Friday, May 17, 2024
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HomeTop NewsDr. Arif Alvi Makes History as Fourth President to Serve Full Term

Dr. Arif Alvi Makes History as Fourth President to Serve Full Term

ISLAMABAD: Dr. Arif Alvi has made history by becoming the fourth democratically elected president in Pakistan to successfully complete a full five-year term, as his tenure officially concludes today (Friday).

The three presidents who achieved this milestone before Dr. Alvi were Chaudhary Fazal Elahi (the fifth president, serving from 1973 to 1978), Asif Ali Zardari (the eleventh president, in office from 2008 to 2013), and Mamnoon Hussain (the twelfth president, holding the position from 2013 to 2018). Consequently, Dr. Alvi now joins this exclusive group and is also the third consecutive president to enjoy a complete term.

Moreover, Dr. Alvi’s term might extend indefinitely due to the absence of an electoral college required to select the president. If this occurs, he will join a select few in the country’s history to have an extended term. It’s worth noting that Chaudhry Elahi had an additional month in office as a figurehead before Ziaul Haq assumed the presidency on September 16, 1978.

According to Article 44(1) of the Constitution, the president serves a term of five years from the date they assume office, but they continue to hold the position until a successor is chosen.

Given the uncertainty surrounding general elections, with the Election Commission planning for a potential late January timeline, the duration of Dr. Alvi’s continued tenure remains uncertain.

Throughout his term, Dr. Arif Alvi has been at the center of several controversies, facing accusations of manipulating the Constitution and turning the Presidency into an “ordinance factory” by enacting 77 ordinances.

Critics have also pointed out alleged improper intentions behind references sent against judges of the superior judiciary and legally flawed appointments in autonomous and semi-autonomous bodies, which were subsequently invalidated by courts.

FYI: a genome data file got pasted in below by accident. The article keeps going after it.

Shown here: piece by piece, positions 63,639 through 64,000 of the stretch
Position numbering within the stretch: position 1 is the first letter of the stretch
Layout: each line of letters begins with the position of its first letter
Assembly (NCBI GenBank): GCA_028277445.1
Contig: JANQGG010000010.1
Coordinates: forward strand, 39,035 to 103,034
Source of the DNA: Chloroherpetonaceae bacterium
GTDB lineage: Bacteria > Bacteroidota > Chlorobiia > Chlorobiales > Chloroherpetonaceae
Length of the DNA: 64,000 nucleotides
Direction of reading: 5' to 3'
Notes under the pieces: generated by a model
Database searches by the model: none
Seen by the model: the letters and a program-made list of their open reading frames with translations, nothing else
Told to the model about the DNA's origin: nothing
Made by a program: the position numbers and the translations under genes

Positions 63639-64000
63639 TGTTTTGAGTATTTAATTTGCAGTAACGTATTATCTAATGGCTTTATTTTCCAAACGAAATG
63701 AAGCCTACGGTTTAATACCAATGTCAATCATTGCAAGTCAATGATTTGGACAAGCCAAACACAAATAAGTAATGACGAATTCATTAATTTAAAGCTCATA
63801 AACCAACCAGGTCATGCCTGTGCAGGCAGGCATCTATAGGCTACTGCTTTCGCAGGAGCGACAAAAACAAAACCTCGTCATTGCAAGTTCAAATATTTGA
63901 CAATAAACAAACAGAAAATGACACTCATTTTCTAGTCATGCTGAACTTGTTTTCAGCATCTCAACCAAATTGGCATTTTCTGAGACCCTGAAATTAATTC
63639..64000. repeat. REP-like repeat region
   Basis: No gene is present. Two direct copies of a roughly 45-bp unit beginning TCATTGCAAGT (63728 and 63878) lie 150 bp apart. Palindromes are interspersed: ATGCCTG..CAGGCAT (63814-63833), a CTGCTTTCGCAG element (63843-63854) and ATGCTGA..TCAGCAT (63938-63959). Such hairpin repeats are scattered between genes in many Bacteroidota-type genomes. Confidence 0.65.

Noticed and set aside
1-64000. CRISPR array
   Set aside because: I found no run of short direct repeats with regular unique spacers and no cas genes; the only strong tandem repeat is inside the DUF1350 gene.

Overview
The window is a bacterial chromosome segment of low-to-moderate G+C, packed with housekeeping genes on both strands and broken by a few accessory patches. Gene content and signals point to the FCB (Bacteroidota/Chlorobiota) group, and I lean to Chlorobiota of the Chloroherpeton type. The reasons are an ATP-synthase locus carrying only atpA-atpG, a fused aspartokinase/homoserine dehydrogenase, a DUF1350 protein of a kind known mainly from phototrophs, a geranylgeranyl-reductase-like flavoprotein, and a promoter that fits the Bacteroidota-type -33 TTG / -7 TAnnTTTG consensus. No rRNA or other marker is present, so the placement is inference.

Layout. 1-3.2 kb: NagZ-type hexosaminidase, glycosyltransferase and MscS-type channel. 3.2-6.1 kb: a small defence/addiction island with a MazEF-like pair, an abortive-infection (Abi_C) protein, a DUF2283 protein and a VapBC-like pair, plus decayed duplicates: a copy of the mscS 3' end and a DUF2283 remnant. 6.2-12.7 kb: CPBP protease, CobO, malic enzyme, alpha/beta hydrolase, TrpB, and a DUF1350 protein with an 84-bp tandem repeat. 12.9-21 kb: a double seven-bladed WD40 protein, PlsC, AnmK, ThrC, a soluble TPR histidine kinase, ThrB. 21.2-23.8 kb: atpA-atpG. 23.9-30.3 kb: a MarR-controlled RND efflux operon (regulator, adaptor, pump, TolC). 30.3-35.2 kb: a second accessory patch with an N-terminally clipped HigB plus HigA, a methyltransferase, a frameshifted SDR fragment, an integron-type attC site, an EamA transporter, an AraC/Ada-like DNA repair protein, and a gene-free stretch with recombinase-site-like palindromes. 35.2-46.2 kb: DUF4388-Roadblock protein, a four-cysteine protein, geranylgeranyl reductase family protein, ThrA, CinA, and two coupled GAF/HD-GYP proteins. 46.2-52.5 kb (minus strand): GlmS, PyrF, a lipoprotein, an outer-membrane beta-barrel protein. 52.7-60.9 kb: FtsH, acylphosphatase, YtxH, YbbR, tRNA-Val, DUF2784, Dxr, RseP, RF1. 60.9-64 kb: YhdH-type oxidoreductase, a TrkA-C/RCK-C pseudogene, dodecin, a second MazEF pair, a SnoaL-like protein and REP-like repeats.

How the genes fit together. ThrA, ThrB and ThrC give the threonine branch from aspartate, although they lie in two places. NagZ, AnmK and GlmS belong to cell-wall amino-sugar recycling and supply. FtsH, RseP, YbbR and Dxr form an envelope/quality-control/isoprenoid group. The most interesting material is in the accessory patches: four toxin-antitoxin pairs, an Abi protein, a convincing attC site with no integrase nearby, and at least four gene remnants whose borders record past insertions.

Dr. Alvi faced criticism after dissolving the National Assembly upon the advice of former Prime Minister Imran Khan, following the prorogation of a crucial session by the then deputy speaker, Qasim Suri, without allowing a vote on a no-confidence motion against Mr. Khan. However, a unanimous Supreme Court decision later declared Dr. Alvi’s decision to dissolve the National Assembly “contrary to the Constitution and the law and of no legal effect.”

In June 2020, the Supreme Court also rejected the presidential reference against Justice Qazi Faez Isa, deeming it “invalid.”

President Alvi stirred controversy again in February this year when he unilaterally announced election dates for Punjab and Khyber Pakhtunkhwa, bypassing the Election Commission and setting April 9 as the election date.

Read more: Chief Justice of Pakistan Umar Ata Bandial to Retire on September 16

His most recent controversy arose when Dr. Alvi claimed that he had not signed two key bills granting more powers to the Army and intelligence agencies. However, these bills became law despite his objections.

Dr. Alvi’s accusations against his own staff for undermining his authority have drawn criticism, with some suggesting that he should resign if he cannot maintain control over his own team.


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